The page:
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Michigan coaches in year three

Ramzy over at Eleven Warriors goes into the careers of Michigan coaches past to see what kind of precedent Hoke has to follow in year three.

Gregory Shamus

First of all, its is pretty striking that Michigan has had so few coaches reach year three. That says something about stability right there.

However, what those ten coaches did in year three is pretty fantastic. There were the failures: Rich Rodriguez comes to mind, as does the 6-3 third season of Bump Elliot. Past that, there are quite a few really stinking good third years. Ramzy rounds up the pre-war years and the ridiculous accomplishments of Yost and Crisler, but that doesn't much compare to this: Between 1948 and 2008 -- that's 60 years, kids -- Michigan had just five coaches. Four of those coaches went to Rose Bowls in their third year, three of those coaches didn't lose a game, and Lloyd Carr won a share of the 1997 title.

Now, none of this means anything for next year. History doesn't win football games; a competent offense with a reliable running game opposite a strong defense does (one outta two ain't bad, right?). However, it is interesting to look at Hoke's third year in comparison to those that came before. I doubt anyone is going to outright expect Hoke to live up to Bo/Mo/Lloyd, but it will be there somewhere in the back of our minds.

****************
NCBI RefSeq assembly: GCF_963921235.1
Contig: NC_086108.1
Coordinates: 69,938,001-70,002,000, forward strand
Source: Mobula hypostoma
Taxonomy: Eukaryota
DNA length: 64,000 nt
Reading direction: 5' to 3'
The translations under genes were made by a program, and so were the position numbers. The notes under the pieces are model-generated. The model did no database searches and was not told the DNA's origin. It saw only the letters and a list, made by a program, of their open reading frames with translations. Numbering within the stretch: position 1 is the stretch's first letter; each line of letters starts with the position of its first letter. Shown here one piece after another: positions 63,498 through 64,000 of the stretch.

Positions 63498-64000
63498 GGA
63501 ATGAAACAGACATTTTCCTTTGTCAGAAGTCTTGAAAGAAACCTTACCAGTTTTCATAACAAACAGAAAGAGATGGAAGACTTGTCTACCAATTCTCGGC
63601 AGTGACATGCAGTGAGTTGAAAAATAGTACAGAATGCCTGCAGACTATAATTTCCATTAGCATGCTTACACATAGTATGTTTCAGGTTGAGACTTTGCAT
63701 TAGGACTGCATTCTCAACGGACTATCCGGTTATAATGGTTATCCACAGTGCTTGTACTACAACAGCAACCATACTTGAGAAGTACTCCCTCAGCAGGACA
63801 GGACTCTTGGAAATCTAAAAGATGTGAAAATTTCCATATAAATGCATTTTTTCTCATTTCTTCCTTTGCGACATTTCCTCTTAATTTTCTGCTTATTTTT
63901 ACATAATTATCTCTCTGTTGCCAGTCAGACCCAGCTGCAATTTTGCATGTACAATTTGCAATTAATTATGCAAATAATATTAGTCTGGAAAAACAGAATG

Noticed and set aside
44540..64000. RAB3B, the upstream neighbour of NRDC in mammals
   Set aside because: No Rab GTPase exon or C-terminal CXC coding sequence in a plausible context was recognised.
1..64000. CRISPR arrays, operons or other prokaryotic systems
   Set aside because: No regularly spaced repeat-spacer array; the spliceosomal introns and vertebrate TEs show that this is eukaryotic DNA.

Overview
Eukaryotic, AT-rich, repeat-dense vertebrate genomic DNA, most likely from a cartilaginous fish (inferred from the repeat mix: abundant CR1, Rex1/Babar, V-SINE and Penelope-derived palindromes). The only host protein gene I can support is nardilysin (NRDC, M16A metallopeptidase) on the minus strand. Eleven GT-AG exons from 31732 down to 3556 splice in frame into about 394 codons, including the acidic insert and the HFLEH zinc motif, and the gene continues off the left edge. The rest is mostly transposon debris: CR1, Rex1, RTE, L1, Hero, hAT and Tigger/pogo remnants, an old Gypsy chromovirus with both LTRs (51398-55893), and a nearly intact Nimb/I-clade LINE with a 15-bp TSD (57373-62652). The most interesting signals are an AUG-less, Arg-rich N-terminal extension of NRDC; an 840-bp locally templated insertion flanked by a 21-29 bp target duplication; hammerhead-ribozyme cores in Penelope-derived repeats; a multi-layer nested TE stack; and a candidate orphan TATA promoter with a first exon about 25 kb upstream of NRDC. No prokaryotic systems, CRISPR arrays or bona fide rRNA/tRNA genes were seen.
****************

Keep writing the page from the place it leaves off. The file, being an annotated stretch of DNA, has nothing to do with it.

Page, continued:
Michigan's schedule next year should help things quite a bit. Notre Dame, Nebraska, and Ohio State all must travel to Ann Arbor, and Michigan's toughest road opponents are Michigan State and Penn State. The only non-conference road game is against UConn. Michigan also gets a bye week after the non-conference season, and again later before the Michigan State road trip.

Matching the level of Michigan coaches past in year three may be a tall task, but one thing most of those coaches had in common is the same thing that many coaches in the same situation also have on their side: year three is when the program makes a big change from the previous coach to the new coach (think about it this way, the majority of a team's players in year two are juniors, seniors, and fifth year players brought in by the previous staff, compared to the three full classes of recruits a new coach has to work with in year three).

It is certainly worth your time to go read Ramzy's article.